STEVE Earle has always been a country boy at heart, although his extraordinary drinking, drug-taking and womanising might make even the hardest Nashville star blanch.

So it is no surprise that Earle, after flirting with other genres, has released a quintessential country album, which echoes the ground-breaking work of Gram Parsons and Gene Clark, but also pays homage to more traditional country icons like Willy Nelson, Merle Haggard and Waylon Jennings. Consequently, So You Wannabe An Outlaw is arguably his finest work since that blistering classic anti-war tirade, The Revolution Starts Now.

Earle’s world-weary, ravaged voice is perfectly suited to ballads such as News From Colorado, a desperately sad take on the disintegration of the American Dream, and This Is How It Ends, a bittersweet look at the end of a marriage, sung in perfect harmony with Miranda Lambert, and clearly a reflection of his break-up with Allison Moorer.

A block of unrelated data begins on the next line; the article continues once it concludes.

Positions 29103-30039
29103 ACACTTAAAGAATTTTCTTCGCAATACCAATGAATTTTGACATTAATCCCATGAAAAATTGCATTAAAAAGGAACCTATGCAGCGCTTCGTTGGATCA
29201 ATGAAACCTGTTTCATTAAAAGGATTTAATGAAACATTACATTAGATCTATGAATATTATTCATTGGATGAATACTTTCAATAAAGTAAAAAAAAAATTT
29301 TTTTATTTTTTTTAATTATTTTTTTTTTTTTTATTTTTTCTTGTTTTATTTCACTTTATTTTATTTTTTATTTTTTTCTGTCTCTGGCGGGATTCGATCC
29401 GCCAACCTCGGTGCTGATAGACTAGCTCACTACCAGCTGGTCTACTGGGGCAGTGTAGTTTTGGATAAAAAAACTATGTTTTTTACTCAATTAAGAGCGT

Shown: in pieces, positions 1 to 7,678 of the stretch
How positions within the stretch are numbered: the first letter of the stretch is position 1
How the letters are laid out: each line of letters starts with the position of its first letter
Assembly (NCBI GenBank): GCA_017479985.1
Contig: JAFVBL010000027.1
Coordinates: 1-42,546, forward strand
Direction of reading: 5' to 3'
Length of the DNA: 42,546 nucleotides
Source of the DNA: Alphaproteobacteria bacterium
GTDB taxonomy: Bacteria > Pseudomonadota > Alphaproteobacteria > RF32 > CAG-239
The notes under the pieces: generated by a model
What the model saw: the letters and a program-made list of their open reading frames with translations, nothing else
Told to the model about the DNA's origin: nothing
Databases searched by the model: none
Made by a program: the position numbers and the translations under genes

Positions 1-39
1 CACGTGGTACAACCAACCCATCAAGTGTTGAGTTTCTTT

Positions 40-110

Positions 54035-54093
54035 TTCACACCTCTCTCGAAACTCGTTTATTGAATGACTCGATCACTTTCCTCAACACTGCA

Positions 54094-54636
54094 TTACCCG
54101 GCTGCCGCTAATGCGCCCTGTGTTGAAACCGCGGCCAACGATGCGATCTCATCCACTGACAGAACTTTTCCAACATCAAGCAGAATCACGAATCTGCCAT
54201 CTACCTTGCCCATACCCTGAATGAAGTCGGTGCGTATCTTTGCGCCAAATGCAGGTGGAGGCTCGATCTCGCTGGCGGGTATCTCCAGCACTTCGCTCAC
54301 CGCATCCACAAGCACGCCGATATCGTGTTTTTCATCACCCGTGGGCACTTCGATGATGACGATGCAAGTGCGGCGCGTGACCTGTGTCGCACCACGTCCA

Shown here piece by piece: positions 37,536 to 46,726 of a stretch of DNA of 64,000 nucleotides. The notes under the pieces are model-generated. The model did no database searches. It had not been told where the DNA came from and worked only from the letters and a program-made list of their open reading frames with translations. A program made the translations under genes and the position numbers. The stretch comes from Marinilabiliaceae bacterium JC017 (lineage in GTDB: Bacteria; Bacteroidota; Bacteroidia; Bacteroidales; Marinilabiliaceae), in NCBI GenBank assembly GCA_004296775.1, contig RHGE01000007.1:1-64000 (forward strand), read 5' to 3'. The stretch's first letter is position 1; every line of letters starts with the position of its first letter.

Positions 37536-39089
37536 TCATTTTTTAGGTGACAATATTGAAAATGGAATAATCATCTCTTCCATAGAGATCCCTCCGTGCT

You Broke My Heart comes from the same school of lost love and heartache, the staple of the country scene, but is given added poignancy by Earle’s sensitive lyrics and fragile, aching vocals.

But proper outlaws don’t just cry into their whisky and moan about their pain. They also like to rock – and the spirit of Guitar Town, Earle’s first coruscating album, released 31 years ago, is present in much of the first half of the album. Powered by Earle’s rumbling Telecaster and lonesome growl, tracks like The Firebreak Line and Fixin’ To Die crackle and soar.

So You Wannabe An Outlaw is a crucial album in the long and varied Steve Earle catalogue, a reflection on, and tribute to, his Nashville past, while at the same time confronting those eternal problems of love, loneliness and loss, problems that he knows only too well.

Highly recommended.